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Shell’s net zero climate plans need land up to three times the size of the Netherlands for carbon offsets

For decades, Shell has been devastating communities in the Niger Delta with oil spills, gas flaring, environmental destruction and human rights abuses.

As Royal Dutch Shell’s shareholders meet in The Hague for their annual general meeting, new analysis by ActionAid International exposes the fossil fuel giant’s net zero climate plans to keep polluting while planting vast tree plantations likely to drive land grabs in the Global South.

To reach net zero emissions by 2050, Shell plans to offset 120 million tonnes of CO2 from its polluting activities by planting forests. ActionAid’s analysis finds this would need 12 million hectares of land by 2030 – the equivalent of three times the size of the Netherlands.

Instead of phasing out fossil fuels over the next decade to cut harmful CO2 emissions, Shell will continue investing $4billion a year in fossil gas, and $8billion a year on oil and gas exploration, compared to just $2-3billion in renewable energy.

Teresa Anderson, climate policy coordinator at ActionAid International, says:

“Shell’s climate plans embody so much of what is wrong with net zero climate targets. Hundreds of corporations and governments have released similar net zero targets to much fanfare, but they are being used as a smokescreen that allows pollution to continue, instead of delivering the emission cuts needed to avert catastrophic climate change.

“Their plans rest on planting vast new forests, bioenergy crops and unproven technologies. Given that just one company, Shell, needs to find land three times the size of the Netherlands over the next 10 years, there isn’t enough available land on earth to meet the demand outlined in the hundreds of other targets.

“This puts communities in the Global South, particularly indigenous peoples and women farmers, at risk of devastating land grabs and rights abuses.”

ActionAid’s new briefing, Not-Their-Lands: The land impact of Royal Dutch Shell’s net zero climate target, highlights growing concerns that the ‘net’ in net zero targets allows targets for both emission cuts and carbon offsetting to be combined. Creating one ‘net’ target allows polluters to continue business as usual, while making unrealistic claims about land availability.

The analysis shows how the scale of planned tree and forest planting will lead to forced displacement of rural communities, the loss of food crops, rising hunger and conflicts over land and food.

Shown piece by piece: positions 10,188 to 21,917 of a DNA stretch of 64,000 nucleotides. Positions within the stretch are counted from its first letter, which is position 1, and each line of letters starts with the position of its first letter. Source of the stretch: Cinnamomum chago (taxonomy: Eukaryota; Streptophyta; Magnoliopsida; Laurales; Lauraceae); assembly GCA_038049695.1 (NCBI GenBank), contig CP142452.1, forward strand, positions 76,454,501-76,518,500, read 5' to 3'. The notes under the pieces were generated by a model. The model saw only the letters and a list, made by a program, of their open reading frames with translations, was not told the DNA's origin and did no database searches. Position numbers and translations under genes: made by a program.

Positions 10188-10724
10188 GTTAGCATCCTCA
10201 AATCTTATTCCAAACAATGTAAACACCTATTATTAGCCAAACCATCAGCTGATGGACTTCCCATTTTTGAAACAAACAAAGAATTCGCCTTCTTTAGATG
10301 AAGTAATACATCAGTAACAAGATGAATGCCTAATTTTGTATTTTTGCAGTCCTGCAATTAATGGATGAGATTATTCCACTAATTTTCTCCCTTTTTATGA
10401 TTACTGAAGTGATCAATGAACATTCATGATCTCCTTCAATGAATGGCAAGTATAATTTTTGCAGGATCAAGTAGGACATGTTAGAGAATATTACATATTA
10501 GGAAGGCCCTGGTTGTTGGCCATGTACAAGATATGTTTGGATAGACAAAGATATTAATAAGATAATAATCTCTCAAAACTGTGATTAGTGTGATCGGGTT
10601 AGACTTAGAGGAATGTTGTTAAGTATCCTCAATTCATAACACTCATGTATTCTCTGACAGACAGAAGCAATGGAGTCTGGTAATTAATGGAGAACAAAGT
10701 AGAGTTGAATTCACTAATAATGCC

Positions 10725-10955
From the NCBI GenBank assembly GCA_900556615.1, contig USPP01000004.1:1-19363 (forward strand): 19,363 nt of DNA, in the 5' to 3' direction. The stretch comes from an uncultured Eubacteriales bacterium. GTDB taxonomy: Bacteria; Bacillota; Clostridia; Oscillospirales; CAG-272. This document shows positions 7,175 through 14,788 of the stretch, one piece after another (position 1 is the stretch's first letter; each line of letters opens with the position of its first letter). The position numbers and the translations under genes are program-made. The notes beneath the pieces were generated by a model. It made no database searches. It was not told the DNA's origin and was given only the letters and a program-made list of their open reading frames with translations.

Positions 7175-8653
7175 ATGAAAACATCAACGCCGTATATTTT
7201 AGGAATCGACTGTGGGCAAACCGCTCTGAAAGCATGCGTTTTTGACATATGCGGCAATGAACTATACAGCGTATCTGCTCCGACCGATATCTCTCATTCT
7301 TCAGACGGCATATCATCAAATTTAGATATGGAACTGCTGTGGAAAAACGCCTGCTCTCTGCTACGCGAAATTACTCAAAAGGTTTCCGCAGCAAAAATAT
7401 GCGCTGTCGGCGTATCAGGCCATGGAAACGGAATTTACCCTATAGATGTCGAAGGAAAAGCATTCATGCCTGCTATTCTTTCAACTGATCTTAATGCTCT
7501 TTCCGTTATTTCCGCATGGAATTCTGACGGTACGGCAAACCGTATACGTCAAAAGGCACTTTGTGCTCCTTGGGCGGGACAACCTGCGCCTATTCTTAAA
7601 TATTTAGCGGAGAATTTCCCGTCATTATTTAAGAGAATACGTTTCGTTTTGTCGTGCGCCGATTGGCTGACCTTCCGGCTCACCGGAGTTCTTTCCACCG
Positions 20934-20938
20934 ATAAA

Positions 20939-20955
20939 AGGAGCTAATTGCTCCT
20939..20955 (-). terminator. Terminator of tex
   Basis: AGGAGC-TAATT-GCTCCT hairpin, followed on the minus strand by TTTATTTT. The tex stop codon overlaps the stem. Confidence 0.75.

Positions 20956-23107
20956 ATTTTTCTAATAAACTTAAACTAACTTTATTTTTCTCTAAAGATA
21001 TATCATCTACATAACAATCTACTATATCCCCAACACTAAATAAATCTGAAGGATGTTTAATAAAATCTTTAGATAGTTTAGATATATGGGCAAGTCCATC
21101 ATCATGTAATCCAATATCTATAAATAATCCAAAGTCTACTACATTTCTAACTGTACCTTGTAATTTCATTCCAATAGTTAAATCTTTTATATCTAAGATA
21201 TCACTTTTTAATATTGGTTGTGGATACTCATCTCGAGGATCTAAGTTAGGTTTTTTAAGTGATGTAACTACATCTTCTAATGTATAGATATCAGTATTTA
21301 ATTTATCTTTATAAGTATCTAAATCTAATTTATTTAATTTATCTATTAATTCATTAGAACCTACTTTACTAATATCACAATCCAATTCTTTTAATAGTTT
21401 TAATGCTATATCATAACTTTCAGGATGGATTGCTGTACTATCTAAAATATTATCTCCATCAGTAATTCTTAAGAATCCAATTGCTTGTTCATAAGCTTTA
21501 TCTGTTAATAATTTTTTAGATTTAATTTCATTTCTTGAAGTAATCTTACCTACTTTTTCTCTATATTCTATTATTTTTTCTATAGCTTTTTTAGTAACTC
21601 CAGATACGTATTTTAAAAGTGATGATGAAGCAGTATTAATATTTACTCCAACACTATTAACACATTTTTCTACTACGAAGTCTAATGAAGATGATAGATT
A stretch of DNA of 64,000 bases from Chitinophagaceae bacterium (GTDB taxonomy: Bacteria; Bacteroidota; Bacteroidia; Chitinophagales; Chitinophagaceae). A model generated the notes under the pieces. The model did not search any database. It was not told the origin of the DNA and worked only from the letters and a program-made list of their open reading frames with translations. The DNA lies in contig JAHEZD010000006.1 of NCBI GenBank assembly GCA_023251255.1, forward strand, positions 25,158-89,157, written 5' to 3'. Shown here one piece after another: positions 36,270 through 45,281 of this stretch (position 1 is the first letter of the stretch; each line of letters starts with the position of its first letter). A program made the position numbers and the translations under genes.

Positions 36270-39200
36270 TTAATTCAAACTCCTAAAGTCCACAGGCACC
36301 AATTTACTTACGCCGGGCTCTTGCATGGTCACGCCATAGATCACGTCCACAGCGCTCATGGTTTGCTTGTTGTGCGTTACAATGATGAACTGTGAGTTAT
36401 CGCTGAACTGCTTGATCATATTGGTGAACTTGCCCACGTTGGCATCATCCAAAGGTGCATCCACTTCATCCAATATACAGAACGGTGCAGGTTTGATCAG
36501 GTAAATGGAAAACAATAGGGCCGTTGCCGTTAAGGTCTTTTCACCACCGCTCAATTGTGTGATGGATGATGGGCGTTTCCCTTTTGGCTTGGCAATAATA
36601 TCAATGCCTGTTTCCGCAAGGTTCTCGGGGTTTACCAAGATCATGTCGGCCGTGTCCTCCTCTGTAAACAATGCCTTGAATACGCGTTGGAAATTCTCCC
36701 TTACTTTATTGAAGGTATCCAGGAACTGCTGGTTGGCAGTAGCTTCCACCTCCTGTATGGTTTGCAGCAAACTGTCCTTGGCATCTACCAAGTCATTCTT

It points to the biofuel land grab, which led to more than 17 million hectares of land being taken from communities in the Global South between 2007 and 2012. This caused widespread deforestation and loss of livelihoods, with devastating consequences for communities.

ActionAid is calling for far greater scrutiny of net zero targets. If the Paris Agreement target of limiting global warming to 1.5C is to be met, measures are needed that drive real action, including:

  • Governments, industries and corporations must urgently transition away from fossil fuels and drastically reduce emissions within the next decade.
  • Emission cuts must take equity into account – the greatest historic polluters must take the most rapid action and provide finance to support countries on the frontlines of the climate crisis recover from its already devastating impacts, adapt and transition to greener economies.
  • Climate plans must be transparent. The ‘net’ prefix should no longer be used to hide climate inaction by ensuring separate targets are set for emission reductions and carbon offsets.
  • Plans for removing carbon from the atmosphere must be based on the realistic planetary potential for protecting and restoring biodiverse ecosystems, while safeguarding land rights, and the rights of indigenous peoples and communities.  It must be recognised that safeguarding the community forest rights of indigenous peoples is proven to be the most effective strategy for protecting biodiverse forest ecosystems.


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